Instead, Zhou created a top secret report, “The Hebei Political Situation Briefing.” The briefing made five points: “1. The anti-corruption campaign in Hebei wrongfully accused many officials and created a big disaster for the Hebei government. 2. As a result, the Hebei economy deteriorated dramatically; unemployment went up; and social stability declined. 3. Xi and Wang used the anti-corruption campaign to serve their personal political agenda. They attacked their political rivals. 4. Xi created several conflicts between the central government and the local government. 5. Xi blamed the previous top leaders (Deng Xiaoping, Jiang Zemin, and Hu Jintao) for taking the easy achievements and leaving him the hard-to-do tasks; as a result, Xi and Wang created conflicts between themselves and previous leaders and thus caused the Party’s disunity.” 

Former CCP head Jiang Zemin and his right hand man Zeng Qinghong liked Zhou’s report very much. They planned to use it to attack Xi at the Beidaihe meeting in the summer of this year. The Beidaihe meeting is a CCP tradition where its current leaders and retired leaders meet once a year to discuss major issues and make key policy and personnel decisions. 

Unfortunately for Zhou, Xi also got hold of his report. In July, before the Beidaihe meeting, Xi took Zhou down. 

The CCP’s black-box operations may mean this story is just hearsay. One known fact is that Xi’s camp did downplay the importance of the Beidaihe meeting this year. 

The Central Commission for Discipline Inspection’s (CCDI’s) verdict on Zhou Benshun was also in line with this account.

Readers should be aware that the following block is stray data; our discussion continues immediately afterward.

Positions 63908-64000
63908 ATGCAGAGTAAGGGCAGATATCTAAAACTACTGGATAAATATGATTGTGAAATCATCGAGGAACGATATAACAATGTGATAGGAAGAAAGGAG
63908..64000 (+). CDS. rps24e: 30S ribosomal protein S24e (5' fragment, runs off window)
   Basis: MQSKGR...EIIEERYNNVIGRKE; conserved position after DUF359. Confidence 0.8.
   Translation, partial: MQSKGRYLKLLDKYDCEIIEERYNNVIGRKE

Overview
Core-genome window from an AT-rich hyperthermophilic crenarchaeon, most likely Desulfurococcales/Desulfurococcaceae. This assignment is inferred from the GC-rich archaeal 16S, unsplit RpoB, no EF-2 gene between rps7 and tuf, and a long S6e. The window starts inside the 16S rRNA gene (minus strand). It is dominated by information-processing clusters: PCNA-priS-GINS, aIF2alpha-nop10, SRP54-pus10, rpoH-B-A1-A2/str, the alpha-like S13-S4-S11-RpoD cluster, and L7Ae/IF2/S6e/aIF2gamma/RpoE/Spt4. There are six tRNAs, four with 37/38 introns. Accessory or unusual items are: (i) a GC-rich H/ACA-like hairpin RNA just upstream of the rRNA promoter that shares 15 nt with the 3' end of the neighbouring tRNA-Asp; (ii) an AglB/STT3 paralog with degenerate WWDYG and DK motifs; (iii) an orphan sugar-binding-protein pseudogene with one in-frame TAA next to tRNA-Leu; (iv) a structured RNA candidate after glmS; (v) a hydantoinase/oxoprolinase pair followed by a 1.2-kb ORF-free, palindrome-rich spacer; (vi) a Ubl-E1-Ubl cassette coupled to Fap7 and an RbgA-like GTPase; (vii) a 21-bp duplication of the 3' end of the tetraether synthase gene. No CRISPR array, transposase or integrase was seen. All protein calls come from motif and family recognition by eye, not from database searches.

The CCDI’s decision to expel Zhou Benshun from the Party and remove him from government positions stated, “(Cadres) must be absolutely loyal to the Party; must not pretend to agree with the Party on the surface but oppose it in secret; and must not criticize the Party Central’s decisions.” 

The new CCP Disciplinary Regulations, published on October 21, 2015, included a new violation item.” This term refers to officials who make improper comments to, or criticize, the Party Central’s decisions. 

There are other examples of this “making improper comments to the Party Central’s decision.” Yu Yuanhui, the former Party Secretary of Nanning City, Guangxi Zhuang Autonomous Region, encouraged opposition to disciplinary investigations. He said in a lecture to Nanning Party members, “Some Party cadres, when being investigated for disciplinary violations, confessed within a couple of days. They lack the backbone and willpower [to oppose the investigation].” 

Putting aside whether criticizing Party Central and top leaders should be a reason for disciplinary action, this shows that the “tigers” are on their feet and their claws are drawn. 

Many Chinese think that the “tigers” being hunted are not individual “tigers” but rather all from a “tiger” group: Jiang Zemin’s faction. Jiang and his loyalist Zeng Qinghong have long resisted the anti-corruption campaign and have organized opposition. As was discussed in a previous Chinascope article, it was Jiang who introduced the widespread political use of corruption to maintain his power. “Officials could be corrupt, but exempt from charges of corruption, if they vowed loyalty to Jiang.”

Why did Xi and Wang pick this life and death battle? There may be several reasons: First, eradicating corruption is long overdue work and the Chinese people deserve no less. Second, in order to continue its economic development and possible political reform, China needs a system free of corruption and official abuse of power. Third, to Xi, the “tiger” hunt is a critical move to establish his leadership so that he can implement his China dream. Fourth, Xi may have a strong sense of mission in implementing the China Dream and is committed to carrying it out with no compromise.